Chinese companies are increasingly looking to the American education system for new acquisitions, it has been reported. This is in part due to opportunities from colleges which are making a loss and need a business to turn things around.
The latest acquisition, reported by Bloomberg, is that of Westminster Choir College, a classical music conservatoire at Rider University, New Jersey.
The college has been purchased by Beijing Kaiwen Education Technology Co for $40mn.
This company was up until weeks ago called “Jiangsu Zhongtai Bridge Steel Structure Co”, but Chairman Xu Guangyu does operate some schools in China, and has connections to the Arts, making this a slightly less confusing area of interest for a steel company.
Westminster College has been operating for nearly 100 years but since 2015 it has reported losses of just under $11mn. In November, the economic outlook for the whole of Rider University was downgraded to negative by Moody’s.
Rider University has responded to critics of the move by saying the sale of the college was the best way to keep it open.
Xu has stated he hopes Westminster College will be able to provide knowledge to help upgrade arts education for students at the schools he already operates. It is also hoped that exchange opportunities will be offered for Chinese students.
Xu, who was previously a choral singer at Peking University, has pledged not to cut budgets or staffing, and added: “They can set up our entire music curriculum and bring all kinds of exchange opportunities. It’s pretty difficult to find these musical resources.”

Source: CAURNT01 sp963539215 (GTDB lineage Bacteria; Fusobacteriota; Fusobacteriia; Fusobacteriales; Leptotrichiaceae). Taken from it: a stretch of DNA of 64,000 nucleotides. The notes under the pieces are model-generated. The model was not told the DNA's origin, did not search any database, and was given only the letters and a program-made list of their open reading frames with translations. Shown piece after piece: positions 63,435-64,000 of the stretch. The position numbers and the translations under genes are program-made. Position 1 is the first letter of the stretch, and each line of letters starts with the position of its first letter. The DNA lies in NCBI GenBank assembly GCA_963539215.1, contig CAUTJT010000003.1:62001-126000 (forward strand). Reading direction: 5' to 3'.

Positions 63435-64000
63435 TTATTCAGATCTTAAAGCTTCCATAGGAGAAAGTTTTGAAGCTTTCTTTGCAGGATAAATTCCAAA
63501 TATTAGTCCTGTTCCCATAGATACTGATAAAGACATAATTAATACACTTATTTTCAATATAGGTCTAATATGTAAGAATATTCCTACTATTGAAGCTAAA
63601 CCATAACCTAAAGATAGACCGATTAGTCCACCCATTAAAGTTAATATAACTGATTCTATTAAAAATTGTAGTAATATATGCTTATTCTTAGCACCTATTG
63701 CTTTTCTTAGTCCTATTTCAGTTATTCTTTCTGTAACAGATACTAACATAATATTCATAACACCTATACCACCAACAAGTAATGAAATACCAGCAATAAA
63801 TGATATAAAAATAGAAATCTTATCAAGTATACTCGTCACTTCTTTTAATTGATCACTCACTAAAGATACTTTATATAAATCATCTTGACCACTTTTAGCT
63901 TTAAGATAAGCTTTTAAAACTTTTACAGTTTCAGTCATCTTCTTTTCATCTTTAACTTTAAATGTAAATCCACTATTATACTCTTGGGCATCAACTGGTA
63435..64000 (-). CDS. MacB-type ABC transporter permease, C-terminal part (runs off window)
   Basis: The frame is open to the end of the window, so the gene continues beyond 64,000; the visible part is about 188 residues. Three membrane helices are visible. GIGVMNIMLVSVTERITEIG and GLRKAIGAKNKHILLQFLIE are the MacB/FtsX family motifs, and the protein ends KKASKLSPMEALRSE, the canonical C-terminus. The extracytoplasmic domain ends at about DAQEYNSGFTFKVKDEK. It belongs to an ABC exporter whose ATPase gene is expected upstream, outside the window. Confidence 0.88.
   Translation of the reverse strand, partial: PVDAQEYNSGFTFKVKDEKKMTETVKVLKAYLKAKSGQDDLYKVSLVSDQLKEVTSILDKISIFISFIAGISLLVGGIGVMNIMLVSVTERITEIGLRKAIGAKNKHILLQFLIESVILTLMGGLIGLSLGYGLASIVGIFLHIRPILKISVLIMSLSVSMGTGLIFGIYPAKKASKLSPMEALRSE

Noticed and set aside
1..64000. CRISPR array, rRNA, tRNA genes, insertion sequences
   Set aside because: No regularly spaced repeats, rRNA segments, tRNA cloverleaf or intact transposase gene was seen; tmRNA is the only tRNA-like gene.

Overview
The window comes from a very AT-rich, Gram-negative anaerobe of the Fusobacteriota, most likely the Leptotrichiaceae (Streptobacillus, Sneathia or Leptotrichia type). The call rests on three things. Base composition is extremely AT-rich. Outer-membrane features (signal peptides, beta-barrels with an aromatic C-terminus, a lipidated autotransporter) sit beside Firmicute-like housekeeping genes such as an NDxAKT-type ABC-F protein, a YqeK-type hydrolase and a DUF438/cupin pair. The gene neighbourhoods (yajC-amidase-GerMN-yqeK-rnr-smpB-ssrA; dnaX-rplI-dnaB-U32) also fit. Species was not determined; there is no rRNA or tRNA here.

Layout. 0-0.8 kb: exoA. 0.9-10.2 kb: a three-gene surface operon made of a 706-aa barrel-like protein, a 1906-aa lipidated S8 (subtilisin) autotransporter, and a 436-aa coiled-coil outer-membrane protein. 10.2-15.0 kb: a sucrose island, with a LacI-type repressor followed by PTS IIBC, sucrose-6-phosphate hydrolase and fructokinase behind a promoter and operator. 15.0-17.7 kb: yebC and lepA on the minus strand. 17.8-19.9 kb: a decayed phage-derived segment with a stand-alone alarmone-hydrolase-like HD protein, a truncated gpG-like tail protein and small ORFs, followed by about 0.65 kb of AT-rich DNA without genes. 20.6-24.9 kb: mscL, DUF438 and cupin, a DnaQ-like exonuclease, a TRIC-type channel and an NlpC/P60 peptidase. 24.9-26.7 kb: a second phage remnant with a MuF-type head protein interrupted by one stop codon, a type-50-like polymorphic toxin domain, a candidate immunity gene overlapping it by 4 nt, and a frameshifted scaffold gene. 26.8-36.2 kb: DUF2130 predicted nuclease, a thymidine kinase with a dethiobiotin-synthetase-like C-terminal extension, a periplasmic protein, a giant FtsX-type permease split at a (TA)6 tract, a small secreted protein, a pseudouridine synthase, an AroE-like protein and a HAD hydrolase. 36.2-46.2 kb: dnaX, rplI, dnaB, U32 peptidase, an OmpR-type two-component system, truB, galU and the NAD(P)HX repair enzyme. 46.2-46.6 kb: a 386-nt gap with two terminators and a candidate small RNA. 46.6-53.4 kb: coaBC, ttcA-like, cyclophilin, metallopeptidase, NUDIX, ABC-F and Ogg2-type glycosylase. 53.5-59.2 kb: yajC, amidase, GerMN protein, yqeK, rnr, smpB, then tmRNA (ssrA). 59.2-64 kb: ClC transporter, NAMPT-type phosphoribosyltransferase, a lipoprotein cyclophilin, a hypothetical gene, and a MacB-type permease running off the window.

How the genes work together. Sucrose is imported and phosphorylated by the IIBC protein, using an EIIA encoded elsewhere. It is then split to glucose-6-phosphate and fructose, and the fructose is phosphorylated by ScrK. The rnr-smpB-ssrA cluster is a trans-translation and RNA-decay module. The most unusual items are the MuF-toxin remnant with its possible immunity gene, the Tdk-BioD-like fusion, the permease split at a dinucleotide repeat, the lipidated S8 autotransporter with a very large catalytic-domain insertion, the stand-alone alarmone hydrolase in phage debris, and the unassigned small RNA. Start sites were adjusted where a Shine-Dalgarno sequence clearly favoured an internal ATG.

The move could therefore benefit students in China whilst also keeping a failing US institution afloat – but is this a sign of wider problems or bigger things to come?
In January, as Bloomberg reports, Standard and Poor’s downgraded the entire US Colleges sector to negative outlook. According to the National Center for Education Statistics, a total of 66 higher education institutes closed in 2015-16.
Other Chinese companies to have bought American colleges have included Ambow Education Holding Ltd, which purchased Bay State College in Boston, and Hong Da Financial Holding Ltd which took a 51% stake in Dowling College, Oakdale, NY, which filed for bankruptcy in 2016. The new majority stakeholders intend to open up the college to Chinese students.
Ambow stated that is was “excited” about the purchase and CEO Dr Jin Huang added: “The investment in Bay State College aligns perfectly with our growth strategy and creates tremendous value in our effort to address the rising demand for studying abroad and the pursuit of international career opportunities among Chinese students.”
Huang also said that the company would continue to look at opportunities in “high-quality US colleges”.
Dowling College’s Oakdale Campus was purchased as a whole by NCF Capital, with Hong Da being the main shareholder, but the situation is slightly different as Dowling closed as a college in 2016, and the company does not presently have permission to open it as an educational organisation.
While these acquisitions will doubtless create much-coveted opportunities for Chinese students, whether corporations with little experience in US education will be of benefit to these floundering institutions remains to be seen.